On the Rohingya issue, a joint statement issued by the MEA said the Bangladesh foreign minister emphasised that unless the "problem is resolved quickly, there are possibilities of pockets of radicalism disrupting economic growth, peace and stability in the region, and requested India's leverage to address the crisis."
Recognising that terrorism remains a significant threat to global peace and security, both sides reiterated their strong commitment to eliminate it in all its forms and manifestations, it said.
In the talks, the two ministers noted that India and Bangladesh are currently the top two economies in South Asia and greater measures could be taken for mutually beneficial enhancement of trade and investment between the two countries, including the removal of all forms of barriers to trade.
The joint statement said both sides decided to form a high-level monitoring committee' headed by the economic relations secretary of Bangladesh and the Indian high commissioner in Dhaka to regularly review the progress of projects being implemented under India's Line of Credit to Bangladesh.
It sad the ministers also stressed on the need to further strengthen the implementation of the coordinated border management plan (CBMP) to effectively guard the frontier between the two countries.
"Both sides agreed that the loss of civilian lives at the border is a matter of concern and urged the concerned border forces to enhance coordinated measures to bring such border incidents down to zero," the statement said.
"The Indian side also requested for an expeditious approval to erecting the single row fencing in vulnerable patches along the border, within 150 yards, that will help contain border crimes," it added.
Bangladesh and India share a 4096-km-long border and a large section of it is porous.
According to the joint statement, the two ministers also reiterated their commitment to finalisation of the interim agreement for the sharing of waters of the Teesta river.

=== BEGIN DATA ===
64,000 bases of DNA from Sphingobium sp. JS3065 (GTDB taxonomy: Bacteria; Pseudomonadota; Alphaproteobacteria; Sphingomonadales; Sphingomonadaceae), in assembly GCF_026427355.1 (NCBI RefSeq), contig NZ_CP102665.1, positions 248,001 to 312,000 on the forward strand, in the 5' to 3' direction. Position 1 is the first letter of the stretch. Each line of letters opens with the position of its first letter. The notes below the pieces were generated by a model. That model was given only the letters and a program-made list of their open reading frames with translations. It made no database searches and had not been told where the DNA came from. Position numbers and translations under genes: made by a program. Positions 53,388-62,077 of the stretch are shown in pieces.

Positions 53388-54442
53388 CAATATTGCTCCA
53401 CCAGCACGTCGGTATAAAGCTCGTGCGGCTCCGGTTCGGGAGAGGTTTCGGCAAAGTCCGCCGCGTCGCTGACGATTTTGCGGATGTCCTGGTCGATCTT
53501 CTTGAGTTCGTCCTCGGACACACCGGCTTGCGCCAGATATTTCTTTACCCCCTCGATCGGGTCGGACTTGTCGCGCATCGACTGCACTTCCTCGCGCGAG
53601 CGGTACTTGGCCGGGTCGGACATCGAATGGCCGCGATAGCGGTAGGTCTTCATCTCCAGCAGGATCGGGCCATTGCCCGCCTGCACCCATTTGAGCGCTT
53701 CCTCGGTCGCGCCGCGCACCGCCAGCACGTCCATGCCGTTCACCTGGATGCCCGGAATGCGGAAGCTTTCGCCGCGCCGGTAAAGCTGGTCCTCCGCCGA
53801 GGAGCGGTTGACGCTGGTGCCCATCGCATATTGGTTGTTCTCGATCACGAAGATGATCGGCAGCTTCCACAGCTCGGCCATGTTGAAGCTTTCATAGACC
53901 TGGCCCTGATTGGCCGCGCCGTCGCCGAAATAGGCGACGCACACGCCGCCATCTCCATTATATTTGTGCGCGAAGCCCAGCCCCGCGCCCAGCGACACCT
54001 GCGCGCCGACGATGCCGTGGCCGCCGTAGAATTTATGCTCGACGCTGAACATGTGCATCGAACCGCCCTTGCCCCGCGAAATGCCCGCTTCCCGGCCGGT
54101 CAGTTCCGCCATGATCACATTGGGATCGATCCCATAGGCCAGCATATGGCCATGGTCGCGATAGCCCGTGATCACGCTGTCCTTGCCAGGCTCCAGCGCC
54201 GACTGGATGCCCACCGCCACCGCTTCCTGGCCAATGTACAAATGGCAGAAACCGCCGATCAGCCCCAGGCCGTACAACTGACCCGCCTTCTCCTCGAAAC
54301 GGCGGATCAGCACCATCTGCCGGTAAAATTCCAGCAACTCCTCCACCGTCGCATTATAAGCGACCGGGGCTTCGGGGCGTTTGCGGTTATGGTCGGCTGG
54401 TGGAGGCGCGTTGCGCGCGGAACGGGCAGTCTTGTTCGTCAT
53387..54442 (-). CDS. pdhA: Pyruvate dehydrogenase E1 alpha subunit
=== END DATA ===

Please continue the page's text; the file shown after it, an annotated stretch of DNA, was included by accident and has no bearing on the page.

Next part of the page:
"They also underscored the need for early conclusion of framework of interim agreement on sharing of waters of six other joint rivers, namely, Manu, Muhuri, Khowai, Gumti, Dharla and Dudhkumar," it said.
The long-pending Teesta water-sharing deal was set to be inked during the then prime minister Manmohan Singh's visit to Bangladesh in September 2011 but was postponed at the last minute due to objections by West Bengal Chief Minister Mamata Banerjee.
During discussions on the coronavirus pandemic, Jaishankar reiterated India's priority to supply COVID-19 vaccines to Bangladesh while talking about the importance of the country in New Delhi's Neighborhood First' policy.
"In this context, the ministers directed their officials to expedite the exchange of required information regarding Phase-III testing, vaccine distribution, co-production and delivery in Bangladesh," the joint statement said.
(Only the headline and picture of this report may have been reworked by the Business Standard staff; the rest of the content is auto-generated from a syndicated feed.)
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